Cross-Cultural Exam #9: Boomer v. Xer. (With PRIZE!)

Monday, 8:28pm
Reno, NV
Just take those old records off the shelf, I’ll sit n’ listen to ’em by myself…” (Bob Seger)

Howdy…

At the end of this post, I’ll explain how you can win a bitchin’ prize that will make you the envy of all your friends forever.

First, though — let’s learn something about marketing to humans, whadya say?

Here’s two quick “how to deal with the screaming chaos” tips for everyone in business today who’s just a tad freaked-out at the way things seem to changing so damned FAST:

Screaming Chaos-Dealing Tip #1: If you’re older, you need to cultivate solid relationships with younger folks who can help you understand the Zeitgeist of the dominant culture out there.  (Yes, even if you hate it.  Especially if you hate it, actually.)

And I’m not talking about having your nephew program your TV remote while you mow the lawn.

Nope.  I’m talking about entrepreneur-minded young adults, who just happen to be totally wired into the Grid…

… and can translate current trends while offering you some solid, smart perspective.

And…

Screaming Chaos-Dealing Tip #2: If you’re a young entrepreneur, you need to cultivate relationships with geezers who can give you some perspective on how we GOT to this current state of affairs.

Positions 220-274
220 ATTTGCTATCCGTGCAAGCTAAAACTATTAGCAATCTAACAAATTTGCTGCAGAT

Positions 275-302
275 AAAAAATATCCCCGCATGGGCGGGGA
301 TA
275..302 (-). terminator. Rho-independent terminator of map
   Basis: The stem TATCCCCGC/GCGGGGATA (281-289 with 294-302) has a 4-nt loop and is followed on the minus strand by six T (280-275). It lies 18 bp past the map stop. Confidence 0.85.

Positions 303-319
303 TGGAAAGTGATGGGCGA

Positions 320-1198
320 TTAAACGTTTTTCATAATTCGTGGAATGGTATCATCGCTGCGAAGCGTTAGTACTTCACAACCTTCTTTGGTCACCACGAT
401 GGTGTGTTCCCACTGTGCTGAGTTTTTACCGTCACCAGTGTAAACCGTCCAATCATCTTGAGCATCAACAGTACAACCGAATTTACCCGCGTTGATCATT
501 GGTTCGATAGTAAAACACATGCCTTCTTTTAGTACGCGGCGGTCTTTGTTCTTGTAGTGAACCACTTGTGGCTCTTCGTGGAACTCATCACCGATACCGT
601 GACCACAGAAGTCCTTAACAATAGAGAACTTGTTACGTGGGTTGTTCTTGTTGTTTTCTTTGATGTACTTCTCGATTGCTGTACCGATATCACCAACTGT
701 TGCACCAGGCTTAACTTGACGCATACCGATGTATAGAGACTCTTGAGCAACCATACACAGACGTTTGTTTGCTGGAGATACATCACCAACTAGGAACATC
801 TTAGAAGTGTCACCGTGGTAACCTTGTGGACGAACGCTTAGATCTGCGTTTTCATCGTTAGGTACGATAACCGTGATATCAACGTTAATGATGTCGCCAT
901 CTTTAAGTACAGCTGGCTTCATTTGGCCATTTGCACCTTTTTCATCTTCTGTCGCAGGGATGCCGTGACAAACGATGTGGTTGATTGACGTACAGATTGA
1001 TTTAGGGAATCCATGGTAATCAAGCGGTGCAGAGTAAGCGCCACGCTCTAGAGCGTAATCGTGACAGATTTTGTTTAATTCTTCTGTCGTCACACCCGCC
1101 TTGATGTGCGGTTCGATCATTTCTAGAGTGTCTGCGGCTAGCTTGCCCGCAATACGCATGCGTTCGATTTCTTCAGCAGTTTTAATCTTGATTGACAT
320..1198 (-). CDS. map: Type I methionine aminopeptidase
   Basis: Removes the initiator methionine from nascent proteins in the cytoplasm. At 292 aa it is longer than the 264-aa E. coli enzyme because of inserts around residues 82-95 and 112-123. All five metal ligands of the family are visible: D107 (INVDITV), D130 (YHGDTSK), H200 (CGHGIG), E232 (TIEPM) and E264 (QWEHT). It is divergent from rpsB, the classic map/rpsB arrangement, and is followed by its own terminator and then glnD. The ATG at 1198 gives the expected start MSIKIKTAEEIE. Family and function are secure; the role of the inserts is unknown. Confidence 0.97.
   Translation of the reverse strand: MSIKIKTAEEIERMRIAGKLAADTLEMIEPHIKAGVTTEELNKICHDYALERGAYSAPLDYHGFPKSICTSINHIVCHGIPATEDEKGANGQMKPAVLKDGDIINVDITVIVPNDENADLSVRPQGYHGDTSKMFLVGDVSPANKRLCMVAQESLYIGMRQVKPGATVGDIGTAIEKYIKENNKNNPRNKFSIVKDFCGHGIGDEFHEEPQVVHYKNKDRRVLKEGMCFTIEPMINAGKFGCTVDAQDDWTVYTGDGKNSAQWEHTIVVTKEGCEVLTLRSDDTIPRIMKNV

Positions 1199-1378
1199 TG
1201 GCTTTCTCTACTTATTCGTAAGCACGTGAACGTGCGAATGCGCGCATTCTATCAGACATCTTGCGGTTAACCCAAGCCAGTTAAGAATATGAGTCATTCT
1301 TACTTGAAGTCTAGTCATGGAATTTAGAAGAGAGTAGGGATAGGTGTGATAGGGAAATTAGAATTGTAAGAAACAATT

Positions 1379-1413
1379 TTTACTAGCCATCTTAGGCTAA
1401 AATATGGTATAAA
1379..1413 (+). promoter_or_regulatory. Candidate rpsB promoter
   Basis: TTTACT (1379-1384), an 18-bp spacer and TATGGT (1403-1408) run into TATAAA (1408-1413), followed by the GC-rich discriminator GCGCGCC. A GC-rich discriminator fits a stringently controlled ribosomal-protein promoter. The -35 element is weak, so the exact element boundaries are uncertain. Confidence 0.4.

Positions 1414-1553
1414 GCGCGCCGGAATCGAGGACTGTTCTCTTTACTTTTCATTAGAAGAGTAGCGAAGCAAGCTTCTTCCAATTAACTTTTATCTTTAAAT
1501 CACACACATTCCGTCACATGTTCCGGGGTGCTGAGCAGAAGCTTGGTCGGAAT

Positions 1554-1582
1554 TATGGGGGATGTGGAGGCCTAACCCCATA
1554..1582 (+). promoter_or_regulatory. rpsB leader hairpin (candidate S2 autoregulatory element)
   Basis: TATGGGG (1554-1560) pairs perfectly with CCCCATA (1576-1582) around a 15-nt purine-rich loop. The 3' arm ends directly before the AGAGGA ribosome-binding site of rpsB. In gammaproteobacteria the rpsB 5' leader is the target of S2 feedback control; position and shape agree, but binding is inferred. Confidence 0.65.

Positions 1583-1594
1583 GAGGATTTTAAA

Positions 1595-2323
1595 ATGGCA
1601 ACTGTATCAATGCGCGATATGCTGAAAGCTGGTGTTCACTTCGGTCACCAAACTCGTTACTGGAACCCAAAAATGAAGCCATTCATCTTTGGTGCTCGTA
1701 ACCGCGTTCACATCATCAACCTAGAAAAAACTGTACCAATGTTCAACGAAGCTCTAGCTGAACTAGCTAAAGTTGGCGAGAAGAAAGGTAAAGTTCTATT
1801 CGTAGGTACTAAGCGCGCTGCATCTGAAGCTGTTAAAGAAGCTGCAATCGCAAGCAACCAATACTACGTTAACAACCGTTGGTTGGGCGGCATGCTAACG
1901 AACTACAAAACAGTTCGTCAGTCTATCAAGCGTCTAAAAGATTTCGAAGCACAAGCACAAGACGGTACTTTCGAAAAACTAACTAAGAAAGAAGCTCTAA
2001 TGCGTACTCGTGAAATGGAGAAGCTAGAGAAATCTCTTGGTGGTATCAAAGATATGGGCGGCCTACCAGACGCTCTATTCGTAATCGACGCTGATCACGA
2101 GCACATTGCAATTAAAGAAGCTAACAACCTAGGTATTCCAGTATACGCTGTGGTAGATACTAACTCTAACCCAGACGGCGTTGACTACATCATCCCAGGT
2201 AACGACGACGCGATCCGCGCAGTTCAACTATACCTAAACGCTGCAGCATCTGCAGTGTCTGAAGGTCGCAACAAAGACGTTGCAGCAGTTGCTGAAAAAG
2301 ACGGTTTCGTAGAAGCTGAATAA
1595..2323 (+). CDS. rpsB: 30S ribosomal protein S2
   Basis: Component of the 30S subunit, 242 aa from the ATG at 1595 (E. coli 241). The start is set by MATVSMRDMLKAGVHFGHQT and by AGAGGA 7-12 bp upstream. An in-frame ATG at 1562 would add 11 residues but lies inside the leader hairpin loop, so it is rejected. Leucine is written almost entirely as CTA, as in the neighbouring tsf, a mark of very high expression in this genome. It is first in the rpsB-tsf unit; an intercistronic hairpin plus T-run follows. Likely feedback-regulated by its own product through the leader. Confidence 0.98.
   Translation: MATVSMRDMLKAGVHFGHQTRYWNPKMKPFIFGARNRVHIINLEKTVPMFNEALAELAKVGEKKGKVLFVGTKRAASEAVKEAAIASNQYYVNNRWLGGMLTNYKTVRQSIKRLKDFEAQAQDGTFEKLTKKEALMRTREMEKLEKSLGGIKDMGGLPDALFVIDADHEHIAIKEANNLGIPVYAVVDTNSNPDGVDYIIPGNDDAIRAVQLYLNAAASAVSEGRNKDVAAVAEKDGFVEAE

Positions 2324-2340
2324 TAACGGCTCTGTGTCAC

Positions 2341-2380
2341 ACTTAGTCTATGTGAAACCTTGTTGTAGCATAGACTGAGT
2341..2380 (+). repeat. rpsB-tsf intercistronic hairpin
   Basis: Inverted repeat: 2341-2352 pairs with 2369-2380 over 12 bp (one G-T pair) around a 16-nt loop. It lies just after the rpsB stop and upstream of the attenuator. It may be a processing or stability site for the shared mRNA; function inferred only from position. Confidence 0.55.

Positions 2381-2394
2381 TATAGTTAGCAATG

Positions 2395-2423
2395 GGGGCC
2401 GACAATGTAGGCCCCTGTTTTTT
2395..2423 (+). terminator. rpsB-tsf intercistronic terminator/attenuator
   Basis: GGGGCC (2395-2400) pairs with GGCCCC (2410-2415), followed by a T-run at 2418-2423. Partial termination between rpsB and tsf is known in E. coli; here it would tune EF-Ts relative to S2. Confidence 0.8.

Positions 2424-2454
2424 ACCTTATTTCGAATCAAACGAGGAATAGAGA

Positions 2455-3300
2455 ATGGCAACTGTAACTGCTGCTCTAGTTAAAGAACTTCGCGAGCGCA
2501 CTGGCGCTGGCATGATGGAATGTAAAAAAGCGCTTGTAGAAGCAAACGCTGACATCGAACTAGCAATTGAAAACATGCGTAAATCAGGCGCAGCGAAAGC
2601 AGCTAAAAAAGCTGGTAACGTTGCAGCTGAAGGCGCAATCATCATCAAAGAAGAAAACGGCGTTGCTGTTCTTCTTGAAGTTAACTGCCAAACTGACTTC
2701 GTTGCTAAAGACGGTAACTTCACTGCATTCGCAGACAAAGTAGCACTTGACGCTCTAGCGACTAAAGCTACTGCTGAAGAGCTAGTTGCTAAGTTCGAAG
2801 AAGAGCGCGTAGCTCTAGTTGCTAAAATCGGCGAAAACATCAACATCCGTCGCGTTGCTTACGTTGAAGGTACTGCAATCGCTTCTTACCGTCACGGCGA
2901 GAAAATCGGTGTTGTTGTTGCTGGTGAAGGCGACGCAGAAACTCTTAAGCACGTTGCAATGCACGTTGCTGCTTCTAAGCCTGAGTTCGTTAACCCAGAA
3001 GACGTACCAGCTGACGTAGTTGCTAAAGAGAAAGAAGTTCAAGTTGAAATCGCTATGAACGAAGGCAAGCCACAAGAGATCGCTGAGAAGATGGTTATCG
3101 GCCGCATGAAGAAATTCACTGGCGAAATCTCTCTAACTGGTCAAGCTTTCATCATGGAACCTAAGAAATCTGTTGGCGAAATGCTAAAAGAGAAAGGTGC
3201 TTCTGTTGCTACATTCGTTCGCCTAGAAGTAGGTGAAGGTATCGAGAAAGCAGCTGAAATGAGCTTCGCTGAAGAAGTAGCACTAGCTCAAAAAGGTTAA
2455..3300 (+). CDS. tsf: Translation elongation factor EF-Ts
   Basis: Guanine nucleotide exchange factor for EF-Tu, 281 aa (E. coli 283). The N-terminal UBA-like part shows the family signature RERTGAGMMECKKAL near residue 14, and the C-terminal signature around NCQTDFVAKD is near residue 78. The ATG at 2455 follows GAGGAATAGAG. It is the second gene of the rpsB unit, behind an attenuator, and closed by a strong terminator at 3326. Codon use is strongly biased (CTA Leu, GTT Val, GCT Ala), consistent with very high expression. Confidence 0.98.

Key thing to remember: You must limit your cross-generational relationships to smart, aware, and open-minded people.

Which means you’re fishing in a VERY tiny pool.

For the most part, the generations despise each other.  Partly because of the tendency for folks to stay within their peer group both socially and economically… and partly because most old farts get grumpy, and most young studs develop an intolerable arrogance right after their first flush of pubescence.

I was an arrogant little punk when I was young.  And I remember meeting some girl’s father at a party, who took me aside twice during the evening.  The first time to admonish me (with finger waggling in my face) for having long hair and a bad attitude (and I did), which he insisted was gonna ruin my chances for living a good life (and also negate any chance I had with dating his daughter)…

… and the second time — after he’d drained a bottle of Scotch — he took me aside to tearfully explain how much he wished he was young again (sob, choke) and how us kids had it right about life while his generation was a pack of fools…